purpose protocol and virtual programming system for the construction
of distributed software systems.  It is  our  opinion  that  PCP  is
probably  complete  in  the  sense that one can probably do anything
that is required using its primitives.  A key  issue  then,  is  not
whether this function or that function can be supported.  Rather, to
us an important question is how easy it is to do  the  things  which
experience has indicated are important to distributed computing.  In
addition, a programming discipline dedicated to network applications
should  pay  particular  attention  to  coercing its users away from
actions which systems programming in general and network programming
in particular have shown to be pitfalls in system implementation.

A Point of View_ _____ __ ____

     At the outset, we fully support the aspects of the  PCP  design
effort  that  have  gone  into  systematizing  the  interaction  and
agreements between distributed  elements  to  support  inter-machine
computing.   This  includes  the  definition of the various types of
replies, the  standardization  of  the  data  structure  format  for
inter-machine  exchange,  and  the process creation primitives which
extend the machine boundaries.  Such notions are basic and  must  be
part  of any distributed system definition.  Our main concern is not
with these efforts.

     Rather, we take exception to PCP's underlying premise: that the
procedure  calling  discipline  is  the  starting point for building
multi-computer systems.  This premise leads to a model which  has  a
central  point  for the entire algorithm control, rather than a more
natural (in network situations) distributed control accomplished  by
cooperating   independent   entities   interacting   through  common
communication paths.  While the procedure call may be an appropriate
basis  for  certain  applications,  we  believe  that it can neither
directly  nor  accurately  model  the   interactions   and   control
structures that occur in many distributed multi-computer systems.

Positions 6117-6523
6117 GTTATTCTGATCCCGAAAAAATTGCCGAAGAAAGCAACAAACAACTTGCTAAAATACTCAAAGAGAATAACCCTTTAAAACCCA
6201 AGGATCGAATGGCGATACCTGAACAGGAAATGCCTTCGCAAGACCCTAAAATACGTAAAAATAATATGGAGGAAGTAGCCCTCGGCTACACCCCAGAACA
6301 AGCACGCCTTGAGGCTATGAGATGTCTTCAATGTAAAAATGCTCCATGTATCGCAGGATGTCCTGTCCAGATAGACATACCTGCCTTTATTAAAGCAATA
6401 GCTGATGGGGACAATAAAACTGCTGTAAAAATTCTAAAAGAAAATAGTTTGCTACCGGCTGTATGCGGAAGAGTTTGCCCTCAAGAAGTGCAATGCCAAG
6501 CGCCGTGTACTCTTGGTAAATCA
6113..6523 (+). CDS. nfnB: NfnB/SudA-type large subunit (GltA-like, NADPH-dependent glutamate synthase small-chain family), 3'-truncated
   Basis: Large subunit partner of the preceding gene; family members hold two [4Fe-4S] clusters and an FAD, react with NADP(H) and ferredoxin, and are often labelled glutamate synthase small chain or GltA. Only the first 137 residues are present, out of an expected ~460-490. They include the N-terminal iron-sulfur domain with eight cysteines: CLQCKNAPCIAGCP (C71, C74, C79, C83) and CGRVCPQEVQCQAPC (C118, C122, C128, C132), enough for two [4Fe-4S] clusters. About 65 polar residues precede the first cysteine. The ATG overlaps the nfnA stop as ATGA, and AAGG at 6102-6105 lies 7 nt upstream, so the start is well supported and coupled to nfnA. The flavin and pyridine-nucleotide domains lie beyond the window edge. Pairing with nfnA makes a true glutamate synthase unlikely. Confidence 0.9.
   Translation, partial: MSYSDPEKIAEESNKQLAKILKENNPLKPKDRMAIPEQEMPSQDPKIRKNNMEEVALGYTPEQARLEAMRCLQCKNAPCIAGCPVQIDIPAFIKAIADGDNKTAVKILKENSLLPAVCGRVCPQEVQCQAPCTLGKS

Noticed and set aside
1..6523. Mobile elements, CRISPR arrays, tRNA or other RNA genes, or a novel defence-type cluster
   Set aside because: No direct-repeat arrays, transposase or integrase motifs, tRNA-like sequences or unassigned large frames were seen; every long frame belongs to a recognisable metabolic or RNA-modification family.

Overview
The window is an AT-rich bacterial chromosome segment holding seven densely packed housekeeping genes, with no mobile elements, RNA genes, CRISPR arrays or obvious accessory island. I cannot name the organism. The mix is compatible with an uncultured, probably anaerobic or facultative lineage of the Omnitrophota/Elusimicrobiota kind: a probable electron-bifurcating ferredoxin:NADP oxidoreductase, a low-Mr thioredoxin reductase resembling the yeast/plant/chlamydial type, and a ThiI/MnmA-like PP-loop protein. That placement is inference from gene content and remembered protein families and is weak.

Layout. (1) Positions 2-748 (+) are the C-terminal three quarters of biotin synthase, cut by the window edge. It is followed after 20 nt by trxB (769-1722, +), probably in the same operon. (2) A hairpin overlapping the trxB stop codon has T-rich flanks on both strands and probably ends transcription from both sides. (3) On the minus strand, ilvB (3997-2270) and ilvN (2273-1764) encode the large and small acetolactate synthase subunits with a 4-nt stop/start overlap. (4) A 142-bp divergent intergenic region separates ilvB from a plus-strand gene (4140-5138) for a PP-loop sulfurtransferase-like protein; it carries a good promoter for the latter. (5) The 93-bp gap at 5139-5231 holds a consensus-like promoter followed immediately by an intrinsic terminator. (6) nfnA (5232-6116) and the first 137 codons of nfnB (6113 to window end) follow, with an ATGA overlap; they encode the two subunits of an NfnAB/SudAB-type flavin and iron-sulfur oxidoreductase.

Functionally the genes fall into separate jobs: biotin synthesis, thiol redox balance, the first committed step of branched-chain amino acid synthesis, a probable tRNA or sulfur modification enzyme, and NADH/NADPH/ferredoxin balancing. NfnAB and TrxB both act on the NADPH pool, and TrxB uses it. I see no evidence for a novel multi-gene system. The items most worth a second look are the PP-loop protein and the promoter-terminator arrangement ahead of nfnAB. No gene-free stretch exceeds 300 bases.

Much of what follows may seem to be a pedagogic  argument,  and
PCP supporters may take the position of "who cares what you call it,
its doing the same thing".  Our reply is that it is  very  important
to achieve a clear and concise model of distributed computation, and
while the PCP  model  does  not  require  "poor  implementation"  of
distributed  systems, neither does it make "good implementation" any
easier, nor does it prohibit ill-advised programming  practices.   A
model  stressing the dynamic interconnection of somewhat independent
computing  entities,  we  feel,  adheres  more  to  the  notions  of
defensive  programming,  which  we  have  found to be fundamental to
building usable multi-machine implementations.

     The rest of this RFC discusses what we feel to be some  of  the
shortcomings of a procedure call protocol.

Limitations of Procedure Calling Across Machines___________ __ _________ _______ ______ ________

     First and foremost, it is our contention that procedure calling
should  not  be  the  basis for multi-machine interactions.  We feel
that a request and reply protocol along  with  suitably  manipulated
communication paths between processes forms a model better suited to
the situation  in  which  the  network  places  us.   In  a  network
environment  one has autonomous computing entities which have agreed